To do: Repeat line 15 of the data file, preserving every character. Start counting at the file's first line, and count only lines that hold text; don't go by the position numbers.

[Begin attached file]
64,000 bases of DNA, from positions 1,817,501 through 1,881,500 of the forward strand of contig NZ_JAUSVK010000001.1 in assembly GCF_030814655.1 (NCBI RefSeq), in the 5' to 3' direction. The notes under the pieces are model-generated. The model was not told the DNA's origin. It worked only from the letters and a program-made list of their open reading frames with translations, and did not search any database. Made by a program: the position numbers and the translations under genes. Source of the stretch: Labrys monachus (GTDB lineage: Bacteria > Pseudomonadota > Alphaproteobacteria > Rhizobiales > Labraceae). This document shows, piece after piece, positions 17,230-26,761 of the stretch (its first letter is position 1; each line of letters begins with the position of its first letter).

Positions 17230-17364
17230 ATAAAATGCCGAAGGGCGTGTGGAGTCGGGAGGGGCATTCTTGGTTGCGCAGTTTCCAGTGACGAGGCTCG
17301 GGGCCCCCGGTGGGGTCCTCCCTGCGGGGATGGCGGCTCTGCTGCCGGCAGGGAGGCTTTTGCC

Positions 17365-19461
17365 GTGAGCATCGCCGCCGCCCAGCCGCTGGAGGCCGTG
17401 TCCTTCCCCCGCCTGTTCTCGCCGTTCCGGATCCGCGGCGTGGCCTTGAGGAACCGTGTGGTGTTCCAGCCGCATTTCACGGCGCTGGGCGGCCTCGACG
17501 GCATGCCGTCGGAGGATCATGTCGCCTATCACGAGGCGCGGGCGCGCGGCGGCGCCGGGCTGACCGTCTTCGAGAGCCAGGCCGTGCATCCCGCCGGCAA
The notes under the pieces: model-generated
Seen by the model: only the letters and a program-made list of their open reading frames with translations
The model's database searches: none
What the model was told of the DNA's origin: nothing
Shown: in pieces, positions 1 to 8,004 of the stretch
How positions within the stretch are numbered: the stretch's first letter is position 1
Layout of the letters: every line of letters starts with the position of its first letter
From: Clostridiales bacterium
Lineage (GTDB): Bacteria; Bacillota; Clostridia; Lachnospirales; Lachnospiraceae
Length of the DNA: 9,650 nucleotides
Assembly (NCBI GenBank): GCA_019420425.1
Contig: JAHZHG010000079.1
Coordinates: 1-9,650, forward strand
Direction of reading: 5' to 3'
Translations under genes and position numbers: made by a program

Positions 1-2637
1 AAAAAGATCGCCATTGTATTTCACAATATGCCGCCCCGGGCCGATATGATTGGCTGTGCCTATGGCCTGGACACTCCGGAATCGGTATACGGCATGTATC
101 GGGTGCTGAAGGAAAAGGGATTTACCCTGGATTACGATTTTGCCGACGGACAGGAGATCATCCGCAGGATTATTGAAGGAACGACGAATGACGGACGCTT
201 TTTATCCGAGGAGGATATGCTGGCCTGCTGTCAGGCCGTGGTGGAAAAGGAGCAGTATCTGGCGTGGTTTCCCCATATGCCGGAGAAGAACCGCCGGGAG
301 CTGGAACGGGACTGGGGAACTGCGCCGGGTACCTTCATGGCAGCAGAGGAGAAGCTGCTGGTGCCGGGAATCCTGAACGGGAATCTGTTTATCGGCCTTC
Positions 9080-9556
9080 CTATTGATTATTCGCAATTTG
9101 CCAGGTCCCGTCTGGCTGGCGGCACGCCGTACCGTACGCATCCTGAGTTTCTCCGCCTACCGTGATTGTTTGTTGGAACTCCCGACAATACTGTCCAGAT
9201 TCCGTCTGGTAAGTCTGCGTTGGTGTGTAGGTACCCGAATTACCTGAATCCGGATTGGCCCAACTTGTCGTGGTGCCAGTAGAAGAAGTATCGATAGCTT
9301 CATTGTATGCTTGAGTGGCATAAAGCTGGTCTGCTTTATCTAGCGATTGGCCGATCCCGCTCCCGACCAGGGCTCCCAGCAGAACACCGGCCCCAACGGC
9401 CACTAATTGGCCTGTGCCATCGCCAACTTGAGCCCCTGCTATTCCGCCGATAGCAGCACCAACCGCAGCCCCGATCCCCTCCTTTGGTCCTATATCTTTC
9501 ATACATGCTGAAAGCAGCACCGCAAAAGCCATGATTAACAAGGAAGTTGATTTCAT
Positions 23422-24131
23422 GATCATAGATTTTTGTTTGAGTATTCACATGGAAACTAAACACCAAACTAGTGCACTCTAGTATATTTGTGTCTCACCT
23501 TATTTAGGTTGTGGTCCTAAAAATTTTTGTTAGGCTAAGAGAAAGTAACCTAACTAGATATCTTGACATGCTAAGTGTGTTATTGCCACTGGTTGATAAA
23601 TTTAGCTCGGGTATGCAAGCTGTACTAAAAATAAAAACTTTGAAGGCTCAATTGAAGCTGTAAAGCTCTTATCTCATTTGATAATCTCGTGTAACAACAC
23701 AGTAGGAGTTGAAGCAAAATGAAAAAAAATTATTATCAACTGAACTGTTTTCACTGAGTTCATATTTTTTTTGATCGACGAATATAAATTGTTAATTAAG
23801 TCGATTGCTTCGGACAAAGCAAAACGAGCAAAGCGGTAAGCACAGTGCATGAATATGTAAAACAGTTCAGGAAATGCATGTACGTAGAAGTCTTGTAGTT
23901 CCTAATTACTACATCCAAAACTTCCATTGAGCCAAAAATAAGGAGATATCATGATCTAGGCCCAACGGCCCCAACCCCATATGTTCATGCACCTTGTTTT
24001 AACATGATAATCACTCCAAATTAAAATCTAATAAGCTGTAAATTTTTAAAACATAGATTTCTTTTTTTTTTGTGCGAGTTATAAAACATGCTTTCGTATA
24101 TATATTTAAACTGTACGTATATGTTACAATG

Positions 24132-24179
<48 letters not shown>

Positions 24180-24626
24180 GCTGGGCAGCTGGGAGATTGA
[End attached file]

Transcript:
Layout of the letters: every line of letters starts with the position of its first letter